SMT solvers are not any more powerful than SAT solvers. They will still run in exponential time or be incomplete for the same problems in SAT. The advantage of SMT is that many things that are obvious in SMT can take a long time for an equivalent sat solver to rediscover.
So with software verification as an example, if you use a QF BV (quantifier-free theory of bit-vectors) SMT solver, the SMT solver will be aware that (a+b = b+a) on a word level instead, while it can take an SAT solver a really long time to prove that using the individual boolean values.
So wrt to software verification, you can easily make problems in software verification that would be hard for any SMT or SAT solver.
First, loops have to be unrolled in QF BV, which means that practically you must limit what the solver checks for. If quantifiers were allowed, it becomes a PSPACE-complete problem, not just NP-complete.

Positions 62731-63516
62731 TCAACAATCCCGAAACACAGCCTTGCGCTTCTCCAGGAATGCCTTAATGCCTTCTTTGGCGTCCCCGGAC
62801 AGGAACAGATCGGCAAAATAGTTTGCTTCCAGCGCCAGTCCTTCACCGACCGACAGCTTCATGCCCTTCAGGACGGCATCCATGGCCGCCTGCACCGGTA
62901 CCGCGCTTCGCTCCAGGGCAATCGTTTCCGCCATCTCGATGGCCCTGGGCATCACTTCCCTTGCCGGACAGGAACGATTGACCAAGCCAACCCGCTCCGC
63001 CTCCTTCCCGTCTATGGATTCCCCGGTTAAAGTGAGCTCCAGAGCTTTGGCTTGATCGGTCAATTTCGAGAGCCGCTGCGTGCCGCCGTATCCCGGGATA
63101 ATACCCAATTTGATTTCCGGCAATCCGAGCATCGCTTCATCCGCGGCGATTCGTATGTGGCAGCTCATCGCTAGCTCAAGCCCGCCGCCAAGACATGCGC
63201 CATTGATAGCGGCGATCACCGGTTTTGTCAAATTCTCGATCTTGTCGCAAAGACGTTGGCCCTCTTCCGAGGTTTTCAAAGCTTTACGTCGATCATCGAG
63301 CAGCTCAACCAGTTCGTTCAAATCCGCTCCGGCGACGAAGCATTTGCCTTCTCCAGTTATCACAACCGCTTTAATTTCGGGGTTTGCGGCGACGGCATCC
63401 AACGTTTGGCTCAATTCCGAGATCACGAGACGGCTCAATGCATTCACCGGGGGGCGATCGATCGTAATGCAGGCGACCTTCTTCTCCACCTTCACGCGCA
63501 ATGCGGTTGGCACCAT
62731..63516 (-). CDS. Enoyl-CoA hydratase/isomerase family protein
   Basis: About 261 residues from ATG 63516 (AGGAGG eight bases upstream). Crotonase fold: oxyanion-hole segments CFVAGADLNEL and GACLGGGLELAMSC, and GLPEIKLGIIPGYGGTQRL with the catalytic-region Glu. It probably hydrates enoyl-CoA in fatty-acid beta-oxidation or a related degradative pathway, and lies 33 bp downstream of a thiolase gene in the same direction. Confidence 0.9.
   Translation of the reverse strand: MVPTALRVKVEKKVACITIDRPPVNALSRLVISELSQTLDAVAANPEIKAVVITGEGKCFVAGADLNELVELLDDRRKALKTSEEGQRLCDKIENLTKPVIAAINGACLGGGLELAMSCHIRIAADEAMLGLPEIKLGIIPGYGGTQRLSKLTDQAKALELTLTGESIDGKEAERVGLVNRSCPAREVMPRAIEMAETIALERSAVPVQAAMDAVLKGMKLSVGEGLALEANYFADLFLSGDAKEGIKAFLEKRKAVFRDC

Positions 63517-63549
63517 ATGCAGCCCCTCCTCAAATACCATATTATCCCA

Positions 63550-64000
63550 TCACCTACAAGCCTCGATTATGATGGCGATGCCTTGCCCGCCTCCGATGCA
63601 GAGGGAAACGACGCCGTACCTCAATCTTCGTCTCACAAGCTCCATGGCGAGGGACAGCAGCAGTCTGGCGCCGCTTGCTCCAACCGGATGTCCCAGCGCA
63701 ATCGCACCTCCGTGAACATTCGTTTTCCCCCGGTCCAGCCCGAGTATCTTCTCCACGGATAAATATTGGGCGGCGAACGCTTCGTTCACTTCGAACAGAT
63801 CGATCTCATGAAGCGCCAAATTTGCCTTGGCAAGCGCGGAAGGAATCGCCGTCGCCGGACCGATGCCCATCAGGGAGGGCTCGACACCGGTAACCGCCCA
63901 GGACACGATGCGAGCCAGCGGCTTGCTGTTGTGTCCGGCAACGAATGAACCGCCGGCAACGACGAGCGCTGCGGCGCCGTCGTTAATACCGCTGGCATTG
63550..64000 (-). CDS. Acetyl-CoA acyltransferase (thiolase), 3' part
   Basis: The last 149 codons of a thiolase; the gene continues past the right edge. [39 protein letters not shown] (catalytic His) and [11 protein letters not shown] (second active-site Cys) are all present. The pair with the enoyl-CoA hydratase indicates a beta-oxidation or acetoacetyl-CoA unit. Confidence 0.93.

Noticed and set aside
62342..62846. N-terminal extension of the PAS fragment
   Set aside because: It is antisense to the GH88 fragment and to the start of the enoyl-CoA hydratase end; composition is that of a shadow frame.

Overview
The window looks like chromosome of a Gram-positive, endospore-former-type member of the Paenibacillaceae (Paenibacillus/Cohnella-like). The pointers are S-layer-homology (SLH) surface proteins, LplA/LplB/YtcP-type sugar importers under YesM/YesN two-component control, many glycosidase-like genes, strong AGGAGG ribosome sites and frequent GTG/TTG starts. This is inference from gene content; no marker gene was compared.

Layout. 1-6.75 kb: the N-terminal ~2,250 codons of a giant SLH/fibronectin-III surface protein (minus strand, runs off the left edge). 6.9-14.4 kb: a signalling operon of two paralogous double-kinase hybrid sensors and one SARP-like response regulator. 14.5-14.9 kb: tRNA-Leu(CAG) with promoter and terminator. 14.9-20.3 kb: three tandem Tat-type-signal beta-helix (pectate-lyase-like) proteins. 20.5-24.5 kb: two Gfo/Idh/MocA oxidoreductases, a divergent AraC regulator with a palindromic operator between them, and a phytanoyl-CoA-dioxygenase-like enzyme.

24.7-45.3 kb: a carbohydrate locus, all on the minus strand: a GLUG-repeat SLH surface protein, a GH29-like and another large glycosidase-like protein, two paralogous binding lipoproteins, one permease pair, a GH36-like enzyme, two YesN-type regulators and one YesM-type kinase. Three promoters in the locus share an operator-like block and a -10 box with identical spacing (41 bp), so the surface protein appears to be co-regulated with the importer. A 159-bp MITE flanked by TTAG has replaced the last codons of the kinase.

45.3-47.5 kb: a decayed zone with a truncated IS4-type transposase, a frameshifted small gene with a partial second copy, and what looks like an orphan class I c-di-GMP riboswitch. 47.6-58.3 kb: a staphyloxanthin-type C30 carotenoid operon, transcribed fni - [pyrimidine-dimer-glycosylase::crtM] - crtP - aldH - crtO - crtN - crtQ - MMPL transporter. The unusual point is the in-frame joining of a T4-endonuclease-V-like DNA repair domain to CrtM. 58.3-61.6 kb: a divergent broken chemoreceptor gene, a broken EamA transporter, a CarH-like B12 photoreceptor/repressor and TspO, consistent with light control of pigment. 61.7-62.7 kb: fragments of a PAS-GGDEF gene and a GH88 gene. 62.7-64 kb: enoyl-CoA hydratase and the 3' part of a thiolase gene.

Second, problems that are considered hard in general are easy to encode in QF BV. For example, you can write a program as follows:
void run(int64_t a,int64_t b)
a * b = <some large number>
Now of course the SMT solver will easily prove that assert(false) will occur, but it will have to provide a counter example, which will give you the inputs
a,b. If you set
<some large number> to an RSA semiprime, then you just reversed multiplication ... otherwise known as integer factorization! Thus this will likely be hard for any SMT solver, and demonstrates that software verification is a hard problem in general (unless P=NP, or at least integer factorization becomes easy). Such SMT solvers are just a leg up on SAT solvers by dressing things up in an easier-to-write and easier-to-reason-with language.
SMT solvers that solve more advanced theories are necessarily incomplete or are even slower than SAT solvers, because they are attempting to solve harder problems.
- Interestingly, the Beaver SMT solver translates QF BV to CNF and can use an SAT solver as a back-end.
- Klee which can take a program compiled to LLVM IR (intermediate representation), and checks for bugs, and finds counter examples to assertions etc. If it finds a bug, it can give a counter-example to the correctness (it will give you input that will reproduce the bug).